We have also seen teams increase their ability to integrate, inspect and adapt, and deliver a valuable integrated product to their customer more quickly. The focus of uncovering and minimizing dependencies in Nexus is key to helping them delivering an integrated product.

A great benefit that we also see across organizations using Nexus is the fact that the teams have said that they are happier. They appreciate each other and the spirit of teamwork when working toward a single goal. Nexus, after all, is a relationship or connection between people or things.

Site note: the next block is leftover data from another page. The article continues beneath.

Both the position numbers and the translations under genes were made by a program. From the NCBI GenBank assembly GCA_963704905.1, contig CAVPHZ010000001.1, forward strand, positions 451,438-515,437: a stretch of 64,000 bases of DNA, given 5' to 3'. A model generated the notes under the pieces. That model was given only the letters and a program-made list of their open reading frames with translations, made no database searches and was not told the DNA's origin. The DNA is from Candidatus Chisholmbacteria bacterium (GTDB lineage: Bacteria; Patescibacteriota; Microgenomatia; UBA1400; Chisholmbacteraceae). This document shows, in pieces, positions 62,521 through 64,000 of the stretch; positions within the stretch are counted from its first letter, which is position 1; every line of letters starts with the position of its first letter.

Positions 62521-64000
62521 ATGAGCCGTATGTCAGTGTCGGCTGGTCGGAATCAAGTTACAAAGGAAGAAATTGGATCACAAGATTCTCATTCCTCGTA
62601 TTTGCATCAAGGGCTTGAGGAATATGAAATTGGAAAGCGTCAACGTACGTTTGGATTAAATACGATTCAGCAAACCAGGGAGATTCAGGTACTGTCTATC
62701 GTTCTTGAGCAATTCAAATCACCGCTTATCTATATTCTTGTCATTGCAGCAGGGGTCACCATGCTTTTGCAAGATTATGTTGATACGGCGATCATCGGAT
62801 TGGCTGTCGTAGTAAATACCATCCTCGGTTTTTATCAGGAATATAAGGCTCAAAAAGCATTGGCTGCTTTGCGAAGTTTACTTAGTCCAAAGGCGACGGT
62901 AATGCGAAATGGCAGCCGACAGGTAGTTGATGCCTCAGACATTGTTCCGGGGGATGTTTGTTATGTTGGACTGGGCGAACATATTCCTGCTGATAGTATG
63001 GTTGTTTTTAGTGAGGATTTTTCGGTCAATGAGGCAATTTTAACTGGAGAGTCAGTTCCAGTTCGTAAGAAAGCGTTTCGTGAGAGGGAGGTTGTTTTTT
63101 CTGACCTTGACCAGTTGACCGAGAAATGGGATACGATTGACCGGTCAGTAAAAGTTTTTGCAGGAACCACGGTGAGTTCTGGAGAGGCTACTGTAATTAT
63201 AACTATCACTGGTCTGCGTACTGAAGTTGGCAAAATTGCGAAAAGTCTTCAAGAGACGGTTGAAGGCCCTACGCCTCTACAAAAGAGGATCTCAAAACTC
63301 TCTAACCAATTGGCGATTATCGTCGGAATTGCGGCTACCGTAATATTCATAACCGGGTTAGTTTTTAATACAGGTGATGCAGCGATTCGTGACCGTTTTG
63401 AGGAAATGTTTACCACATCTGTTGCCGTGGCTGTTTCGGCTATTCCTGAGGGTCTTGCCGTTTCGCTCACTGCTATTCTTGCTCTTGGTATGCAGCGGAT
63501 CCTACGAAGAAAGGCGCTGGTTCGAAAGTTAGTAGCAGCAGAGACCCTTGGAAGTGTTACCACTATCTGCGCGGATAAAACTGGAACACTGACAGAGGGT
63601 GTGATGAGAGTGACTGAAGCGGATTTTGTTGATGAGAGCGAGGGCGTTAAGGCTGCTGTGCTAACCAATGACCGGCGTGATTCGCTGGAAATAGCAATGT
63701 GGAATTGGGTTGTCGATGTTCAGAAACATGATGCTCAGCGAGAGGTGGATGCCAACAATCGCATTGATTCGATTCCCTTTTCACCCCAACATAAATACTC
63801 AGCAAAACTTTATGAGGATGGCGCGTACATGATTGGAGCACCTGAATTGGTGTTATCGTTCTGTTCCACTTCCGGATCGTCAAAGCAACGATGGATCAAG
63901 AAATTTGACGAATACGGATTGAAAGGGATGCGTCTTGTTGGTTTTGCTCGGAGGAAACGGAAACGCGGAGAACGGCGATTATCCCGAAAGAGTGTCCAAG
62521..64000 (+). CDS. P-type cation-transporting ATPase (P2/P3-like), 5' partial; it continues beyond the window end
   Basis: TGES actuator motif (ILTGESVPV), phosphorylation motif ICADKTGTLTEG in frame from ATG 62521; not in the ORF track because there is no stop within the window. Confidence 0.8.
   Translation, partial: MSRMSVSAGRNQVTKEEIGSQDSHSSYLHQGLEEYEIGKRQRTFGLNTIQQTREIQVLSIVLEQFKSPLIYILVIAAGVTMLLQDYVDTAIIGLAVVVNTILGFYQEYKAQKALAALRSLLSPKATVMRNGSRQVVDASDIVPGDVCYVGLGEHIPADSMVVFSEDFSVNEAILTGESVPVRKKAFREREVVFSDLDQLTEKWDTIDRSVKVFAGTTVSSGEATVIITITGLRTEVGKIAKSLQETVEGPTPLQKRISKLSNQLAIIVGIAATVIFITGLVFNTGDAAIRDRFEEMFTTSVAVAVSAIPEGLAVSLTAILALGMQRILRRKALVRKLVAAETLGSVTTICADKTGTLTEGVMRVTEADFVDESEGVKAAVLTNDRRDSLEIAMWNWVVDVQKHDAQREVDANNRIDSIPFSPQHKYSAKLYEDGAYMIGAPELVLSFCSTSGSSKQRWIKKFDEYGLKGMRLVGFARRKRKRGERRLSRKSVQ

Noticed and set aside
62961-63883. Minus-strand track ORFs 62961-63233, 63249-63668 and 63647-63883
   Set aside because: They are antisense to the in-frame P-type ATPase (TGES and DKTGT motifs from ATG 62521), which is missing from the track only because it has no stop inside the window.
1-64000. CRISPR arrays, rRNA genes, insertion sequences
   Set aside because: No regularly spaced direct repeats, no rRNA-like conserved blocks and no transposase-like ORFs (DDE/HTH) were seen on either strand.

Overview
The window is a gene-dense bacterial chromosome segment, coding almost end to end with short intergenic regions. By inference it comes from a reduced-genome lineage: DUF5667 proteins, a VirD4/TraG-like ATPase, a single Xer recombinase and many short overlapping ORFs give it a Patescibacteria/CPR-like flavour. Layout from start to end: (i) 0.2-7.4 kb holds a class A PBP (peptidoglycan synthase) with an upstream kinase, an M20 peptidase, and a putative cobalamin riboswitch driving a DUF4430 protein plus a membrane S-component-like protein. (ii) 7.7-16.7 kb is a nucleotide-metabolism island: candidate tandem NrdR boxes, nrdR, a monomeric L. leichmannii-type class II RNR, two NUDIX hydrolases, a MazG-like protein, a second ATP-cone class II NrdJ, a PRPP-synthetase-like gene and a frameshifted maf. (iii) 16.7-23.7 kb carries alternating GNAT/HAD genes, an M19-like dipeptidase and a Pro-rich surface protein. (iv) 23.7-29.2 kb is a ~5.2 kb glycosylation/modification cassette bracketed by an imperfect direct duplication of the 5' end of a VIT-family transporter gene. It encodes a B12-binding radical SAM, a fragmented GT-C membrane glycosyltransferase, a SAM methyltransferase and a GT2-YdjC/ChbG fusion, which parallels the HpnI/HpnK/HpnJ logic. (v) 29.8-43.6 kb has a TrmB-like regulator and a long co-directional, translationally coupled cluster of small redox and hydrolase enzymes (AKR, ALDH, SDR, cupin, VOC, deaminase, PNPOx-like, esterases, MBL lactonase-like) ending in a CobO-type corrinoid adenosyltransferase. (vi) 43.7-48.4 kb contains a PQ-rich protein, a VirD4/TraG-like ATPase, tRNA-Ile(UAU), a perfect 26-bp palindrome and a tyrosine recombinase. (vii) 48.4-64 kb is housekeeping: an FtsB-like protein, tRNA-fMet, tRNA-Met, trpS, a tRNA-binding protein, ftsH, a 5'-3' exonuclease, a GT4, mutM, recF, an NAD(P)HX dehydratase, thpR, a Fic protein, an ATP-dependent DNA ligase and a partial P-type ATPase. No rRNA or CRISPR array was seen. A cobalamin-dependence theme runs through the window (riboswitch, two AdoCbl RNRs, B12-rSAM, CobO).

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  • typos?

    by xia xue /

    Your message is awaiting moderation. Thank you for participating in the discussion.

    'this is easier than said than done' maybe should is ' this is easier said than done'?

  • Re: typos?

    by Ben Linders /

    Your message is awaiting moderation. Thank you for participating in the discussion.

    Thanks for letting us know! I corrected it.

Allowed html: a,b,br,blockquote,i,li,pre,u,ul,p